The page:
The Thalidomide Epidemic Taught Us How to Plug the Dike
The excess cases of spina bifida and anencephaly among Hispanic births have the potential to be dramatically curbed. One way could be by working with the US Food and Drug Administration (FDA) to have folic acid determined a food additive. As it stands right now, there is no standard of identity for corn masa. According to current regulations, a study to show that folic acid placed in corn masa flour is stable must happen first. An alternative route could be to permit folic acid as an additive to corn masa flour. If the study shows that there is some loss of folic acid in the processing or storage, then a little more could be added to compensate.
You may recall the thalidomide epidemic of the 1950s and 1960s, during which 10,000 children were affected by the drug. Babies exposed prenatally to the medication were born with major malformations of the limbs, among other birth defects. The thalidomide epidemic led to major changes in drug regulations globally. Folic acid fortification has the potential to prevent neural tube defects in 18 times as many babies each year compared to the total number of babies deformed by thalidomide over the course of the entire epidemic. This makes one thing quite clear - the global impact of national folic acid fortification will have an even greater impact—by saving lives and preventing birth defects. It makes sense to encourage global health policy change when it comes to folic acid fortification.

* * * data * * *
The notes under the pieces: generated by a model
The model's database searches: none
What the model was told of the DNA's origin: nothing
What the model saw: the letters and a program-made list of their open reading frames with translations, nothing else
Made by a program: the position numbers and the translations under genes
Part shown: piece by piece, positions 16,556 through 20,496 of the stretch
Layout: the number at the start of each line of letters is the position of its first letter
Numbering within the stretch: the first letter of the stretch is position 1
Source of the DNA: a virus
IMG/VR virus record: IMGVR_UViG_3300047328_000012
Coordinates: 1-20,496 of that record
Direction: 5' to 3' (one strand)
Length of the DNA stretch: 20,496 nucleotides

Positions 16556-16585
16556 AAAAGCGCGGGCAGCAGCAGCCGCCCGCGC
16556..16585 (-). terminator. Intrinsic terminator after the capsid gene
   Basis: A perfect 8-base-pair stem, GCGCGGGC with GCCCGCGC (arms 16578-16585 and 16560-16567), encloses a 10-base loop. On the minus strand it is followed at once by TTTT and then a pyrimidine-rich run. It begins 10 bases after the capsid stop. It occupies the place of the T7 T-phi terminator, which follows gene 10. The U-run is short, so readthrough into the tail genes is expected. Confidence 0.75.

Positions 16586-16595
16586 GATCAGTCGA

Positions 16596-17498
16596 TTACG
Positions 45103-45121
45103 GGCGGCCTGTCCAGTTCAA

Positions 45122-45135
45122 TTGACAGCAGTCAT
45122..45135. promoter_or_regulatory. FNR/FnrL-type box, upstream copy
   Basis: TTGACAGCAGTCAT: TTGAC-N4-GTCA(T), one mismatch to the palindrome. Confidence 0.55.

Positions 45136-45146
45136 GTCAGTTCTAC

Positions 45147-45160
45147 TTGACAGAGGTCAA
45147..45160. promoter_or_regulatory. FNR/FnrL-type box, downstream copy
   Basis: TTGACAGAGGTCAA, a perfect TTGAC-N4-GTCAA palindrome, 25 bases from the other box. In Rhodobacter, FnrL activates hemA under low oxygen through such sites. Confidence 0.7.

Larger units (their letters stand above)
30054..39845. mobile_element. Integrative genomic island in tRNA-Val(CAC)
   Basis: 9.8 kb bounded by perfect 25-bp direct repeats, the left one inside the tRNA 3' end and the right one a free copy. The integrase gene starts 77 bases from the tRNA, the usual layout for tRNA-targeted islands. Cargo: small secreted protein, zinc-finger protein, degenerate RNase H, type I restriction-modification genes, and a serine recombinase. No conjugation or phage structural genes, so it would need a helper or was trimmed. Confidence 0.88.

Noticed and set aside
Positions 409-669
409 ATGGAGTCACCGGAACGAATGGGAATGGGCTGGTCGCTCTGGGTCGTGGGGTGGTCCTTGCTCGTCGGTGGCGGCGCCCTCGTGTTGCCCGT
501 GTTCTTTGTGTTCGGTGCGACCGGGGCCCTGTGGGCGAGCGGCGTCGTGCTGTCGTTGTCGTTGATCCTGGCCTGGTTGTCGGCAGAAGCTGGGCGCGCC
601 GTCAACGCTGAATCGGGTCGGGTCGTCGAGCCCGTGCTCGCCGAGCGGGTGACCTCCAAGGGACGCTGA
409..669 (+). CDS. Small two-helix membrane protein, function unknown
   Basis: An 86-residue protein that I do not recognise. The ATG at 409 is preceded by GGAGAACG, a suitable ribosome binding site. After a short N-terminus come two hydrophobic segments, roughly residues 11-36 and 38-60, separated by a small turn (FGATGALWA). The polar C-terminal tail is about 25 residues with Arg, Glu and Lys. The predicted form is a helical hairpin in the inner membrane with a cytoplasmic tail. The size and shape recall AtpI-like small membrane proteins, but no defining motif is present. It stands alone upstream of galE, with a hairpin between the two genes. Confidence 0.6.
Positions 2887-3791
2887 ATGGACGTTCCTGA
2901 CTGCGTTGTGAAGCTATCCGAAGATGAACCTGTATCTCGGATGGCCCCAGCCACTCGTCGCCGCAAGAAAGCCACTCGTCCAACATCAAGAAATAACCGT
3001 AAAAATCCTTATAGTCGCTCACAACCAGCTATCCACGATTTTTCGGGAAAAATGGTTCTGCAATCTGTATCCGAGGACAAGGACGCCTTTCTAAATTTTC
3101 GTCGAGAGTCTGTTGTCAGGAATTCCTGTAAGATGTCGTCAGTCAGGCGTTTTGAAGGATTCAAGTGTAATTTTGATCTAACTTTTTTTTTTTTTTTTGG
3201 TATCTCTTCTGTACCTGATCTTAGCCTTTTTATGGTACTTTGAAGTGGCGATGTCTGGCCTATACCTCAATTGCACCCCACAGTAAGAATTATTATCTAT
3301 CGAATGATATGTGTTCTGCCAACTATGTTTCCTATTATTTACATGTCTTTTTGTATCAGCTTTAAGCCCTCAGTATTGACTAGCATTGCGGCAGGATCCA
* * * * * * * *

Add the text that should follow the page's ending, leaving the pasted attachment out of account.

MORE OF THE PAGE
On a side note, it is also worth pointing out that folic acid fortification eliminates folate deficiency anemia—another worldwide problem and yet another reason to fix this public health policy gap without delay. Having that said, preventing spina bifida and anencephaly should be reason enough to stop the stream of birth defects from continuing to flow right beneath us…
The Teratology Society adopted a resolution recommending that all countries fortify a commonly consumed food with folic acid to reduce the global burden of spina bifida. Scientists interested in learning more about the Teratology Society’s efforts as well as becoming a member are encouraged to visit http://www.teratology.org/. Members include those specializing in cell and molecular biology, developmental biology and toxicology, reproduction and endocrinology, nutritional biochemistry, genetics, and epidemiology, as well as the clinical disciplines of prenatal medicine, pediatrics, obstetrics, neonatology, medical genetics, and teratogen risk counseling. In addition, it publishes the scientific journal, Birth Defects Research, Parts A, B, and C.
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About The Authors
Mary Alice Smith, PhD, is the Teratology Society President and Professor of Developmental and Reproductive Toxicology at the University of Georgia.
Godfrey P. Oakley Jr., MD, is a Professor of Epidemiology at the Rollins School of Public Health at Emory University. He is often referred to as “the folic acid ambassador” for his work to highlight the effects of folic acid deficiency around the world.
Williams, MSN, Cara T. Mai, DrPH, Joe Mulinare, MD, et al. Updated Estimates of Neural Tube Defects Prevented by Mandatory Folic Acid Fortification—United States, 1995–2011, MMWR Morb Mortal Wkly Rep 2015;64:1-5.